U.S. Army member helps clear debris from Tyndall Air Force Base following Hurricane Michael. U.S. Army

Pentagon: Climate Change Is Real and a 'National Security Issue'

The Pentagon released a Congressionally mandated report (pdf) that warns flooding, drought and wildfires and other effects of climate change puts U.S. military bases at risk.

The 22-page analysis states plainly: "The effects of a changing climate are a national security issue with potential impacts to Department of Defense (DoD or the Department) missions, operational plans, and installations."

Keep reading... Show less
Popular
Protesters interrupt the confirmation hearing for Andrew Wheeler on Capitol Hill Jan. 16 in Washington, DC. Chip Somodevilla / Getty Images

5 People Calling Out EPA Acting Head Wheeler for Putting Polluters First

This week, people across the country are joining environmental leaders to speak out against the nomination of former coal lobbyist Andrew Wheeler to lead the the U.S. Environmental Protection Agency (EPA). As Scott Pruitt's hand-picked successor, Wheeler has continued to put polluters over people, most recently by using the last of his agency's funding before it expired in the government shutdown to announce plans to allow power plants to spew toxic mercury and other hazardous pollution into the air.

Keep reading... Show less
Sponsored
Popular
Great white shark. Elias Levy / Flickr / CC BY 2.0

Marine Biologists Raise Flags About Viral Great White Shark Encounter

By now you might have seen Ocean Ramsey's rare and jaw-dropping encounter with a great white shark in waters near Oahu, Hawaii.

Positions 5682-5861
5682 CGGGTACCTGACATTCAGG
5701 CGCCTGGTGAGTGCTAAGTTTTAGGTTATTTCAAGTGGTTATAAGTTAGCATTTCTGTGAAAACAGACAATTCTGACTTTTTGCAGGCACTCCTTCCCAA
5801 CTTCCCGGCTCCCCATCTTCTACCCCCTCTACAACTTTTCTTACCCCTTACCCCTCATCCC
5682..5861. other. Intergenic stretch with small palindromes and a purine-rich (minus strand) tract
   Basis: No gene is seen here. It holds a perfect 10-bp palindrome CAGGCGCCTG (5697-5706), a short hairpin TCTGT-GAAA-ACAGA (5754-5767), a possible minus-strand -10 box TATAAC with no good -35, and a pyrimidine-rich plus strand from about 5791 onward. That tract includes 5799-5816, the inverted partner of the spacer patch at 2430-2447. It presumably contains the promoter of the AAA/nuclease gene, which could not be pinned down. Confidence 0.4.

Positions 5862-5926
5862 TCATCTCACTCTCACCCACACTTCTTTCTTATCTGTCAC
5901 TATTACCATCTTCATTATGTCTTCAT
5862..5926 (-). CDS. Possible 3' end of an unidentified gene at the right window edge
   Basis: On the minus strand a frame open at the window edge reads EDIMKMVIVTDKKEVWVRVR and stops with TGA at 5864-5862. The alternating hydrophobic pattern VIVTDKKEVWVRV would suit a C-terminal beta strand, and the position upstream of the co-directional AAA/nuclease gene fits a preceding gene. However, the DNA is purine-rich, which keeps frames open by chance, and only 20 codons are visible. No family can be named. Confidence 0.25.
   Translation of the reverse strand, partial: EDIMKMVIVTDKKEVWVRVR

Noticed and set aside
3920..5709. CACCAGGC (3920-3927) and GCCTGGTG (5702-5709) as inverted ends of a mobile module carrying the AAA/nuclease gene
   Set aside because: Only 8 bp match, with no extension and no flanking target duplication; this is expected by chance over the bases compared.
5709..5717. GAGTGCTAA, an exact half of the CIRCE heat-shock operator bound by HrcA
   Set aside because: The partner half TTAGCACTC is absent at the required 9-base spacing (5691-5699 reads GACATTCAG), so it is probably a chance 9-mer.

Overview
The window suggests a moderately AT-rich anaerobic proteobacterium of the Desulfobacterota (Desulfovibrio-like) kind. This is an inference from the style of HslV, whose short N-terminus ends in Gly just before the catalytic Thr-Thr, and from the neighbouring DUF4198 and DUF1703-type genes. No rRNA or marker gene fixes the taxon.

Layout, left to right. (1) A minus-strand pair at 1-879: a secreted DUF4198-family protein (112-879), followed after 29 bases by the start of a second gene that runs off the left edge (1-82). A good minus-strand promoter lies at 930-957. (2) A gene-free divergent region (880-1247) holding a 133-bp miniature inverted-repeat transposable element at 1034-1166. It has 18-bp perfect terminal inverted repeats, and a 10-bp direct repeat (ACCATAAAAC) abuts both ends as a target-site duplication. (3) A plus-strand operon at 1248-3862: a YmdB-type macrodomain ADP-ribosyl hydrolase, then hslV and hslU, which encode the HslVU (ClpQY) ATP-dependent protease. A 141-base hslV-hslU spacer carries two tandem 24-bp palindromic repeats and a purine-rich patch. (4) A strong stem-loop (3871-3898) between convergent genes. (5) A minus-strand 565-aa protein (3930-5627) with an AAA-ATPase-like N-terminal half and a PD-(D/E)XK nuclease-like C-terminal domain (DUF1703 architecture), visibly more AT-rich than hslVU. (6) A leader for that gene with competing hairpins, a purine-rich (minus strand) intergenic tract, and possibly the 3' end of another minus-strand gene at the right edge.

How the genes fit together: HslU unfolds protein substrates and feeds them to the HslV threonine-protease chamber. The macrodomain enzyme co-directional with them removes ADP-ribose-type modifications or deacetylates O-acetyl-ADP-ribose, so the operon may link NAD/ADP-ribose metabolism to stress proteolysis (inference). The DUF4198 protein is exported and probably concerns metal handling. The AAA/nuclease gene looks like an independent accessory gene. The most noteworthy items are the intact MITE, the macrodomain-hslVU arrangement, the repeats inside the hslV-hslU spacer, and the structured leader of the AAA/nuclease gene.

Ramsey, a marine biologist, said on the TODAY Show that it was "absolutely breathtaking and heart-melting" to be approached by the massive marine mammal.

Keep reading... Show less
A tree found severed in half in an act of vandalism in Joshua Tree National Park. Gina Ferazzi / Los AngelesTimes / Getty Images

Wall Before Country Takes Mounting Toll on Americans Everywhere

By Rhea Suh

One month on, the longest and most senseless U.S. government shutdown in history is taking a grave and growing toll on the environment and public health.

Food inspectors have been idled or are working without pay, increasing the risk we'll get sick from eating produce, meat and poultry that isn't properly checked. National parks and public wilderness lands are overrun by vandals, overtaken by off-road joyriders, and overflowing with trash. Federal testing of air and water quality, as well as monitoring of pollution levels from factories, incinerators and other sources, is on hold or sharply curtailed. Citizen input on critical environmental issues is being hindered. Vital research and data collection are being sidelined.

Keep reading... Show less
Sponsored

mail-copy

The best of EcoWatch, right in your inbox. Sign up for our email newsletter!